In the final news conference of his first term, President Barack Obama called the increasingly real specter of a U.S. default “irresponsible” and “absurd.” Yet the absurd has become sadly commonplace in Washington.
The largest U.S. private-equity funds and venture capital firms have relied on a five-year, multimillion-dollar lobbying campaign to protect the carried interest tax break that helped drive presidential candidate Mitt Romney’s 2010 effective tax rate below 14 percent.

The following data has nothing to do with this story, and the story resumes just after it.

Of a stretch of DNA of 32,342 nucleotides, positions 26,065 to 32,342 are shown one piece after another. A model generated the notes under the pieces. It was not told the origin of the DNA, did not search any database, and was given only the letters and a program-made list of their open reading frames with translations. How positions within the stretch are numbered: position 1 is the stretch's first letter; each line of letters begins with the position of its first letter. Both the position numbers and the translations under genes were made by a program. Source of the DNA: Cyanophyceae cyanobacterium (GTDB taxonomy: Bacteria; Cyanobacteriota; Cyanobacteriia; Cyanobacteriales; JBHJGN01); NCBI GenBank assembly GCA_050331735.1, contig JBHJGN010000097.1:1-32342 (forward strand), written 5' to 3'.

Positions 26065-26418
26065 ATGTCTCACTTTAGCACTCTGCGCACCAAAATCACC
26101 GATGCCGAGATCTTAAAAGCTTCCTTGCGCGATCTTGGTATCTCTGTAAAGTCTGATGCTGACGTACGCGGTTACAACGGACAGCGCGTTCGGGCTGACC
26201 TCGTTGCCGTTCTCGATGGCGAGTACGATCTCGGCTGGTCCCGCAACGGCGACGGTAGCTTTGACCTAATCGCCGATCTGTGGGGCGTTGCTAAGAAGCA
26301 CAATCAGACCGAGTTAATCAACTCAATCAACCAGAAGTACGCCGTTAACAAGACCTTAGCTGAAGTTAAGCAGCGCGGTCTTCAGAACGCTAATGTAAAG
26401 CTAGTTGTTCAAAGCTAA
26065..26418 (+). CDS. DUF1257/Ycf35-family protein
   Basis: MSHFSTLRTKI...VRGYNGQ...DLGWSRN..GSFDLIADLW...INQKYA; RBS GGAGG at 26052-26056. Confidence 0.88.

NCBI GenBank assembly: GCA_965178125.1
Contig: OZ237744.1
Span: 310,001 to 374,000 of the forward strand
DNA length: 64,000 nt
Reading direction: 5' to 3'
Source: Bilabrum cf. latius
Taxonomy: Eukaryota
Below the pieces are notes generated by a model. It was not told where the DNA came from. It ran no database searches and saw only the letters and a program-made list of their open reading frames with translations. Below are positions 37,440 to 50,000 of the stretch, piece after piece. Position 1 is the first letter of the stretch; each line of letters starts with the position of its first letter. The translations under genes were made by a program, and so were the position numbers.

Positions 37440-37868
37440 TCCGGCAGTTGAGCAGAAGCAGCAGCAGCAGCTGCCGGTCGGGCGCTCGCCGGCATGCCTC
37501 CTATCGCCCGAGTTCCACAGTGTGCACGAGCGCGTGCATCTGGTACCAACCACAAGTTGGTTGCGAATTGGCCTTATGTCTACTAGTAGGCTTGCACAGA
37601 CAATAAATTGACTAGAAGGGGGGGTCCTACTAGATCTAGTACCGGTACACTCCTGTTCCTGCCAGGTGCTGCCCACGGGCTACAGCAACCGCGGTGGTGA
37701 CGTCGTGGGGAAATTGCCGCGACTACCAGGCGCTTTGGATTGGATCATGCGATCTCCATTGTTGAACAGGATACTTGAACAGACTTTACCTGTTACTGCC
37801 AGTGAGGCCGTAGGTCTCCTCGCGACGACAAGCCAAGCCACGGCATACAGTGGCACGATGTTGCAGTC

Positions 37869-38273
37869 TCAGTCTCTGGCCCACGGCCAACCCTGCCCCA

With a looming sense of a debacle in the U.S. midterm elections, some Democrats are rationalizing a silver lining: It may not be a bad thing if Republicans win control of at least one chamber of Congress on Nov. 2.
LightSquared Inc. almost tripled spending on U.S. lobbying as the telecommunications company backed by billionaire Philip Falcone fought to keep regulators from killing its planned nationwide wireless network.
Wall Street bankers may be pushed to charge the lowest fees in at least a decade to arrange the Treasury’s sale of General Motors Co. in what could be the second-largest initial public offering in U.S. history.